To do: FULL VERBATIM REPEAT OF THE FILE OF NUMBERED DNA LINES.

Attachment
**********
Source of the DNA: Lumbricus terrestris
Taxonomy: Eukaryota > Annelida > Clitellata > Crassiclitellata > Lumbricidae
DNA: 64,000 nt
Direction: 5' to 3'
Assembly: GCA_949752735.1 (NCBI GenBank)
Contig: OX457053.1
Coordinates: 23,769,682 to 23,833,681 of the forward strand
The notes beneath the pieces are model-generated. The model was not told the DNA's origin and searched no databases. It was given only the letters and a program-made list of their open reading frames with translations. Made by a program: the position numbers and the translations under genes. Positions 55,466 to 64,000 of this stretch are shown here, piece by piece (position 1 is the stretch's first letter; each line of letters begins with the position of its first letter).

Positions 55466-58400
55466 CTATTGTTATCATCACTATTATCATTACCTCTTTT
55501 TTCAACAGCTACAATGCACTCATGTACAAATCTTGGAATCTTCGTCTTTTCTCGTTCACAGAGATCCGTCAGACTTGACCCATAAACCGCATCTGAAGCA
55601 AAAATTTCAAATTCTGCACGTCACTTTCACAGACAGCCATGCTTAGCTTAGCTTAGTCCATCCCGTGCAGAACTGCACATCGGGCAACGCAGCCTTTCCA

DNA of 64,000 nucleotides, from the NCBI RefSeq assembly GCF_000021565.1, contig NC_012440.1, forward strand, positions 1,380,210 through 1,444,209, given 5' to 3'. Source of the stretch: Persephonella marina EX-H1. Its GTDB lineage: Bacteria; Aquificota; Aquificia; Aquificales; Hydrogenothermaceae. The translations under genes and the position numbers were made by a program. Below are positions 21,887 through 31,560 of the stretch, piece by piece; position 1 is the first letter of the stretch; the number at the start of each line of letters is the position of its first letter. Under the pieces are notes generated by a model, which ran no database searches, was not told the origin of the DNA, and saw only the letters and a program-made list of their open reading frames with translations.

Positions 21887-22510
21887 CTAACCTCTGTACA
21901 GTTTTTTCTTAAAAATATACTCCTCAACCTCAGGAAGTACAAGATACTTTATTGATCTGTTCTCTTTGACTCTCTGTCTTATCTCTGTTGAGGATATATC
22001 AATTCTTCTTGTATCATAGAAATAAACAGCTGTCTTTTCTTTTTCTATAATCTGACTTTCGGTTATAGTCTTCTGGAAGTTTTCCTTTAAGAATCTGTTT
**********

Source of the DNA: Lumbricus terrestris
Taxonomy: Eukaryota > Annelida > Clitellata > Crassiclitellata > Lumbricidae
DNA: 64,000 nt
Direction: 5' to 3'
Assembly: GCA_949752735.1 (NCBI GenBank)
Contig: OX457053.1
Coordinates: 23,769,682 to 23,833,681 of the forward strand
The notes beneath the pieces are model-generated. The model was not told the DNA's origin and searched no databases. It was given only the letters and a program-made list of their open reading frames with translations. Made by a program: the position numbers and the translations under genes. Positions 55,466 to 64,000 of this stretch are shown here, piece by piece (position 1 is the stretch's first letter; each line of letters begins with the position of its first letter).

Positions 55466-58400
55466 CTATTGTTATCATCACTATTATCATTACCTCTTTT
55501 TTCAACAGCTACAATGCACTCATGTACAAATCTTGGAATCTTCGTCTTTTCTCGTTCACAGAGATCCGTCAGACTTGACCCATAAACCGCATCTGAAGCA
55601 AAAATTTCAAATTCTGCACGTCACTTTCACAGACAGCCATGCTTAGCTTAGCTTAGTCCATCCCGTGCAGAACTGCACATCGGGCAACGCAGCCTTTCCA

DNA of 64,000 nucleotides, from the NCBI RefSeq assembly GCF_000021565.1, contig NC_012440.1, forward strand, positions 1,380,210 through 1,444,209, given 5' to 3'. Source of the stretch: Persephonella marina EX-H1. Its GTDB lineage: Bacteria; Aquificota; Aquificia; Aquificales; Hydrogenothermaceae. The translations under genes and the position numbers were made by a program. Below are positions 21,887 through 31,560 of the stretch, piece by piece; position 1 is the first letter of the stretch; the number at the start of each line of letters is the position of its first letter. Under the pieces are notes generated by a model, which ran no database searches, was not told the origin of the DNA, and saw only the letters and a program-made list of their open reading frames with translations.

Positions 21887-22510
21887 CTAACCTCTGTACA
21901 GTTTTTTCTTAAAAATATACTCCTCAACCTCAGGAAGTACAAGATACTTTATTGATCTGTTCTCTTTGACTCTCTGTCTTATCTCTGTTGAGGATATATC
22001 AATTCTTCTTGTATCATAGAAATAAACAGCTGTCTTTTCTTTTTCTATAATCTGACTTTCGGTTATAGTCTTCTGGAAGTTTTCCTTTAAGAATCTGTTT